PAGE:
Sinclair Lewis (1885-1951) Paul de Kruif (1890-1971)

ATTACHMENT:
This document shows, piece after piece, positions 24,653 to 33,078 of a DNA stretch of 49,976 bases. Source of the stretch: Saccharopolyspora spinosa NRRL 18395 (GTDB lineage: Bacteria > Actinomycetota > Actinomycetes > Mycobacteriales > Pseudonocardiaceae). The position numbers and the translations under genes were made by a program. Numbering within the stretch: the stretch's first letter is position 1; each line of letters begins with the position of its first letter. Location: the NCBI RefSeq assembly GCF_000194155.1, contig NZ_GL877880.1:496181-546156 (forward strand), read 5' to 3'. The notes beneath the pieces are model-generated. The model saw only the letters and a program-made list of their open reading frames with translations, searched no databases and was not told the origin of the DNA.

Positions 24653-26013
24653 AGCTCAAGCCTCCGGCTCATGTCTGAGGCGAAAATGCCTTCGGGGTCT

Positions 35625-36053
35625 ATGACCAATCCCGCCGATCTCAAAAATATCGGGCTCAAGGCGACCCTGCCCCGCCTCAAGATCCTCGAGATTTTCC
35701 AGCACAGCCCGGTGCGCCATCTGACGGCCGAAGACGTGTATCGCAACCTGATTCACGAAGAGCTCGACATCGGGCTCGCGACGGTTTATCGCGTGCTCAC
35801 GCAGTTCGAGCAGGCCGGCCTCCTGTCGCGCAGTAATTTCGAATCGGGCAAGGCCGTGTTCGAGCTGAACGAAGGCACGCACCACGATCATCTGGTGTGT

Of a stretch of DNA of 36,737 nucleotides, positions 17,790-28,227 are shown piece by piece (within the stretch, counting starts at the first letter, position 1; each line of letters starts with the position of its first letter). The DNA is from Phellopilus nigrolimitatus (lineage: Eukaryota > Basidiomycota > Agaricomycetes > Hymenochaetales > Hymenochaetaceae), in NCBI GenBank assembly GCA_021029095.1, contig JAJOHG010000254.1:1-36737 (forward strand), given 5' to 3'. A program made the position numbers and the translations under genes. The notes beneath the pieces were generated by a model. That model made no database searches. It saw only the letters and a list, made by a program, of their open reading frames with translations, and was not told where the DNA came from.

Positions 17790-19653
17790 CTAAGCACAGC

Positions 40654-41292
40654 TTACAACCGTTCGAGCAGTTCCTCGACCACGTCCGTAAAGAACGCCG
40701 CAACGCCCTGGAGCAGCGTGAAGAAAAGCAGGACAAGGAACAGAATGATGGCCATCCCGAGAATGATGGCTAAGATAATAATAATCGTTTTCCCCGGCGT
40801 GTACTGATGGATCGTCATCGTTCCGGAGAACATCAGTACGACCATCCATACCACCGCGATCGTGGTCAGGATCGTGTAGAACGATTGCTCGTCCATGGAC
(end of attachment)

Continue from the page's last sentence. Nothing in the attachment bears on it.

In 1914 Sauke Centre, Minn.-born Harry Sinclair "Red" Lewis (1885-1951) pub. Our Mr. Wrenn. In 1917 he pub. The Job: An American Novel; also The Innocents. In 1920 he pub. Main Street, which becomes the bestseller of 1921 (250K copies in first 6 mo.); Will Kennicott marries liberal Carol Milford, who goes to work reforming 1910s Gopher Prairie, Minn., causing them to snub her; "I do not admit that Main Street is as beautiful as it should be! I do not admit that dishwashing is enough to satisfy all women!"; its Pulitzer Prize is revoked in favor of Edith Wharton's "The Age of Innocence", causing Lewis to refuse the Pulitzer in 1926 for "Arrowsmith", after which he becomes the first Am. to receive the Nobel Lit. Prize in 1930. In 1922 he pub. Babbitt; a businessman who conforms unthinkingly to prevailing middle-class standards; "I have neve done a thing that I wanted to do in all my life"; set in the fictional town of Zenith (pop. 361K) in the fictional state of Winnemac (capital Galop de Vache) to appease the residents of Sauke Center, Minn., who got pissed-off at his novel "Main Street"; "The state of Winnemac is bounded by Michigan, Ohio, Illinois, and Indiana, and like them it is half Eastern, half Midwestern. There is a feeling of New England in its brick and sycamore villages, its stable industries, and a tradition which goes back to the Revolutionary War. Zenith, the largest city in the state, was founded in 1792. But Winnemac is Midwestern in its fields of corn and wheat, its red barns and silos, and, despite the immense antiquity of Zenith, many counties were not settled till 1860." ("Arrowsmith") In 1925 he pub. Arrowsmith, which wins a Pulitzer Prize; the first great novel to idolize pure science?; doctor Martin Arrowsmith (based on Am. biologist Jacques Loeb) fights an epidemic in St. Hubert; Mich. microbiologist Paul de Kruif (1890-1971) contributes to the book, and receives 25% of the royalties. In 1926 he turns down the paltry $1K Pulitzer Prize for poetry. In 1930 he becomes the first Am. to win the Nobel Lit. Prize. In Mar. 1927 he pub. the bestseller Elmer Gantry;, filmed in 1960 starring Burt Lancaster and Jean Simmons, about a boozing womanizing college athlete who was kicked out of a seminary for seducing the decon's daughter in the chapel and became a traveling salesman, then gets religion at a small town tent meeting after lusting after Sister Sharon Flaconer, becoming a Bible-thumping fundamentalist evangelist to get her poontang and filthy lucre, and always gets away with it because of his holy cover and great talking ability; based on pastor Burris Jenkins of Linwood Blvd. Methodist Episcopal Church in Kansas City, Mo. and Unitarian Rev. L.M. Birkhead; dedicated to H.L. Mencken; Billy Sunday calls Lewis "Satan's cohort", and it is banned in Boston, making it more popular?; "Elmer Gantry was drunk. He was eloquently drunk, lovingly and pugnaciously drunk" (opening line); "We shall yet make these United States a moral nation!" In 1928 he pub. The Man Who Knew Coolidge. In 1929 he pub. Dodsworth. In 1933 he pub. Ann Vickers. In 1934 he pub. Work of Art. In 1935 he pub. It Can't Happen Here; populist fascist Berzelius "Buzz" Windrip becomes pres. of the U.S., and is taken on by crusading journalist Doremus Jessup; a parody of FDR? On Sept. 23, 1938 a time capsule, to be opened in the year 6939 is buried on the grounds of the World's Fair in New York City; it contains a woman's hat, man's pipe, 1.1K ft. of microfilm, and two novels, "Arrowsmith" by Sinclair Lewis (1925), and "Gone With the Wind" by Margaret Mitchell (1936). In 1938 he pub. The Prodigal Parents. In 1945 he pub. Cass Timberlane. In 1947 he pub. Kingsblood Royal; WWII hero Neil Kingsblood returns to Grand Republic, Minn., and traces his genealogy, revealing that he is a horrible 1/32 Negro. In 1949 he pub. The God-Seeker, about Aaron Gadd rescues runaway slaves in pre-Civil War St. Paul. In 1951 World So Wide is pub. posth.; Hayden Chart of Colo. loses his wife in an automobile accident, runs away to Florence, Italy, becomes a historian, meets history prof. Olivia and falls for her, then loses her to another man.